May 24, 2019

Houston, Do We Have an Animal Trapping Problem? The Trapping Debate Explained

Reporting Texas

Trappers stand behind a snare at a Texas Trappers and Fur Hunters Association meeting in February in Moran. Kayla Meyertons/Reporting Texas.

This story has been updated.

Dogs barked in the background. Cowboy boots scraped the earth. One wrong move, and a trap could snap, but weathered hands moved with confidence.

On a cool Saturday morning in February, roughly 30 members of the Texas Trappers and Fur Hunters Association met at a property in Moran, Texas to give demonstrations, answer questions and educate fellow trappers and the public on proper trapping techniques.

I couldn’t make it locked up in an office somewhere 10 hours a day,” Beaver trapper Keith Jackson said. “I just enjoy being outside.”

A love for nature and the call of the wild are why members of this 39-year-old trapping club have committed their lives to the practice.

In Texas, trapping is mainly used to control predators and nuisance animals that threaten  livestock, which is part of an agriculture industry with an economic impact of more than $100 billion annually, according to the Texas Department of Agriculture.  The practice churns up heated debate between trappers, hunters, ranchers who are at risk of losing livestock and animal welfare groups.

The state minimally regulates trapping under the auspices of the Texas Parks & Wildlife Department. Trappers must have a standard hunting license and a property owner’s consent to set traps. Furbearer species like foxes and beavers have harvest seasons and possession limits, but for nongame species such as mountain lions, bobcats and coyotes, there are no virtually no such regulations.

Texas Trappers and Fur Hunters Association members watch coyote trapper Dan Hepker set a trap. Kayla Meyertons/Reporting Texas

Trapping has long been used as a means to control destructive animal populations by removing excess animals. Nuisance species such as beavers can cause millions of dollars of property damage to ranches in East Texas. Mountain lions can devastate West Texas livestock herds. And a lone coyote can threaten pets in the Austin suburbs.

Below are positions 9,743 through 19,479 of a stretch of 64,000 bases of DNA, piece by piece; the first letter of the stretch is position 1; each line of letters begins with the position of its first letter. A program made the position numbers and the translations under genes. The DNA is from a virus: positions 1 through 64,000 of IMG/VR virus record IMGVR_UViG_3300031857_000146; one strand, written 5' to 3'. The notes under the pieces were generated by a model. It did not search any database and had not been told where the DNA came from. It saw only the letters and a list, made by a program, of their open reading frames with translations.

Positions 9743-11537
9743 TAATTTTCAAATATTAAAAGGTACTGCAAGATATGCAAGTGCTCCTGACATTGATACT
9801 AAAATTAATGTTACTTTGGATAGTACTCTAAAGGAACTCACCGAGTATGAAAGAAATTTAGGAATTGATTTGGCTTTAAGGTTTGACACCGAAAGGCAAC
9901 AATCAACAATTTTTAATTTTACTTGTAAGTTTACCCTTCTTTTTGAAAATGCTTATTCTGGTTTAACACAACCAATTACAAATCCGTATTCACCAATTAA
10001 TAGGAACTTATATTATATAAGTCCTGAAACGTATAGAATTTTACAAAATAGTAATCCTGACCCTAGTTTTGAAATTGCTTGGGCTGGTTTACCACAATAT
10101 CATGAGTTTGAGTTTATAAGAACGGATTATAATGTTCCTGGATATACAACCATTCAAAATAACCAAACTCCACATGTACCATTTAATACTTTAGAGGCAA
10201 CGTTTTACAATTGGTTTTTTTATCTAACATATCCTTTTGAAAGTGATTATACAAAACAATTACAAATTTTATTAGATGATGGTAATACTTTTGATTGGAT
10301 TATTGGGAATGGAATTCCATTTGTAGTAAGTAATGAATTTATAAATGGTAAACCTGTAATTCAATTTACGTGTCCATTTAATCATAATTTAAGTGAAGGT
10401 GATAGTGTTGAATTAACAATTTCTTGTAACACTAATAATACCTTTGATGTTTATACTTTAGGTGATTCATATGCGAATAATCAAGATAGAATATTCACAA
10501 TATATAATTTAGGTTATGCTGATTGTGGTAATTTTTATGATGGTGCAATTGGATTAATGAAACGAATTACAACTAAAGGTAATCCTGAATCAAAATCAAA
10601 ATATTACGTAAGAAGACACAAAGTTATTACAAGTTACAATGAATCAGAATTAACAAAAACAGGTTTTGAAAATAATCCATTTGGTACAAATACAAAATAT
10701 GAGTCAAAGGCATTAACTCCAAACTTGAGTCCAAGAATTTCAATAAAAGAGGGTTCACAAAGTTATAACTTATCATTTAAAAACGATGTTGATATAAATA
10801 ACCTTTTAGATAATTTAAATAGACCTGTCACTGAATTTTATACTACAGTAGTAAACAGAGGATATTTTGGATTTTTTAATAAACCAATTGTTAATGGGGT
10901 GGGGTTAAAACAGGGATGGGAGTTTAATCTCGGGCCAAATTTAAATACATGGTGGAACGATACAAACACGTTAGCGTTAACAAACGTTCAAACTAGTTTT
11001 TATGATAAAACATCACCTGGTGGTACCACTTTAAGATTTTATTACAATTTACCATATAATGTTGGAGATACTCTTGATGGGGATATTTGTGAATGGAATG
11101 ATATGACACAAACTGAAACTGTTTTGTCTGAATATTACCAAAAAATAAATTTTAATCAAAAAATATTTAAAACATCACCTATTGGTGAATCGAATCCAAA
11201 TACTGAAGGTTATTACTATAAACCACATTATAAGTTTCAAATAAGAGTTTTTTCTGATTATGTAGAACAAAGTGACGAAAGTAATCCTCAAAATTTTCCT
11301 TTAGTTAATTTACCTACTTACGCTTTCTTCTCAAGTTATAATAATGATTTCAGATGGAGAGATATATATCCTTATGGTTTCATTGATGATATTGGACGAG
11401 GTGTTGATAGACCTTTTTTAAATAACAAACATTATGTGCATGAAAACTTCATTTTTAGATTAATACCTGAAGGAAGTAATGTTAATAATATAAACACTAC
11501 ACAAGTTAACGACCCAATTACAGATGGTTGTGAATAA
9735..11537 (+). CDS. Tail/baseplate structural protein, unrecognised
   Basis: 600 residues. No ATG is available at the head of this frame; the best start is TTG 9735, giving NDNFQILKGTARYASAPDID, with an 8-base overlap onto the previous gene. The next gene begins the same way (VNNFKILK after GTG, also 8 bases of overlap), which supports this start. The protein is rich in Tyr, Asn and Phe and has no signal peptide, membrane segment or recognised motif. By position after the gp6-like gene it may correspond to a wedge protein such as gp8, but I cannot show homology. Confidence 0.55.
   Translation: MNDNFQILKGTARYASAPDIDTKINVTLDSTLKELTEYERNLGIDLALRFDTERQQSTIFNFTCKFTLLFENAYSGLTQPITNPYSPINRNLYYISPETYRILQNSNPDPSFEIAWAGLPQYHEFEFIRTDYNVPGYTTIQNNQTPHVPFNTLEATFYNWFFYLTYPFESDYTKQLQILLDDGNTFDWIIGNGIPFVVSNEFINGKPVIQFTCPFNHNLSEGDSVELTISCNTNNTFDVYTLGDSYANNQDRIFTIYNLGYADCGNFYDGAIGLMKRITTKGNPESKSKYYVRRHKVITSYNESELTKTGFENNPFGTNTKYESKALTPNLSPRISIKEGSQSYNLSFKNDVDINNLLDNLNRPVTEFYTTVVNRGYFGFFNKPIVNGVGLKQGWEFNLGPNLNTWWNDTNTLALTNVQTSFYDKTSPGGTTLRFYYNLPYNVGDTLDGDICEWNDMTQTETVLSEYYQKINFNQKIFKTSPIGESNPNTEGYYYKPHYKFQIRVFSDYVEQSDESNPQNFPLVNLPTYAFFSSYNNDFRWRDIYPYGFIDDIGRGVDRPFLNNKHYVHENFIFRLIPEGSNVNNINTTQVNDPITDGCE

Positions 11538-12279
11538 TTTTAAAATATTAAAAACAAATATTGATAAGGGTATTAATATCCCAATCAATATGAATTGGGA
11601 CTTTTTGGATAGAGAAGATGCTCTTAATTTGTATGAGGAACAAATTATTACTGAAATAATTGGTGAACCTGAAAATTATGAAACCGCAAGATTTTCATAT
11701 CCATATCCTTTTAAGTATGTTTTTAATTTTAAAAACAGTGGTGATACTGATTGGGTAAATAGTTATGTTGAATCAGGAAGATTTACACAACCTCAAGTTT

“It’s not always an easy job,” Bastrop-based coyote trapper Dan Hepker said. “You have to kill animals [… and] people don’t actually see in the wild what’s going on [or] the damage that these animals do.”

Not everyone agrees. The Humane Society of the United States considers recreational hunting and trapping to be “cruel, inhumane and egregious,” said Gabe Wigtil, a wildlife protection manager for the society.

“It is not a way to resolve conflict with animals,” Wigtil said. “There are problems and suffering that are not necessarily caused by the trap itself but because they have been trapped, [which is] why trapping is extremely cruel.”

By definition, animal trapping is the use of a device to capture an animal. Foothold traps snap shut with the help of coil springs and catch the animals by paw or foot. Snares catch animal by the leg or neck with a noose made of wire. Professional trappers typically use foothold traps with offset jaws or rubber inserts to avoid breaking the animal’s skin.

Hollee Applegate demonstrates how to set a lion trap. Kayla Meyertons/Reporting Texas

During the demonstrations at the Texas Trappers workshop in February, each trapper set their traps or snares carefully and specific to the target animal.

“It’s not designed to cut the foot off,” Jackson said. “If we catch an animal and he breaks his foot and goes off three legged, we haven’t gained anything.”

State law requires trappers to release furbearer species such as beavers within 36 hours of capture. For nongame species, this regulation does not apply. Wigtil argued animals may die cruel deaths from starvation, blood loss, dehydration, hypothermia or another predator before the trappers release them. Traps can also capture dogs, birds or other non-target animals, Wigtil said.

“No trap is foolproof. Any trap can tear flesh, cut tendons, ligaments or break bones,” Wigtil added.

Based in Marfa, Bill Applegate is perhaps the most well-known mountain lion trapper in Texas. He has trapped across thousands of acres in West Texas properties and the Trans-Pecos region for the last 50 years and has a reputation among his peers for catching the most mountain lions each year. He said he couldn’t refute Wigtil’s claim about the pain caused to animals trying to escape from traps. However, he says this discomfort is for a shorter duration and experienced by fewer animals than the widespread suffering caused by disease and starvation due to overpopulation.

“If you do away with trapping just to ensure a few animals are not going to suffer then you are … wide open to hundreds of thousands of animals dying from pain and starvation and disease,” Applegate said. “To me that is much crueler than using a trap.”

Bobcat Trapper Jim Brooks, left, speaks at a Texas Trappers and Fur Hunters Association meet up. Kayla Meyertons/Reporting Texas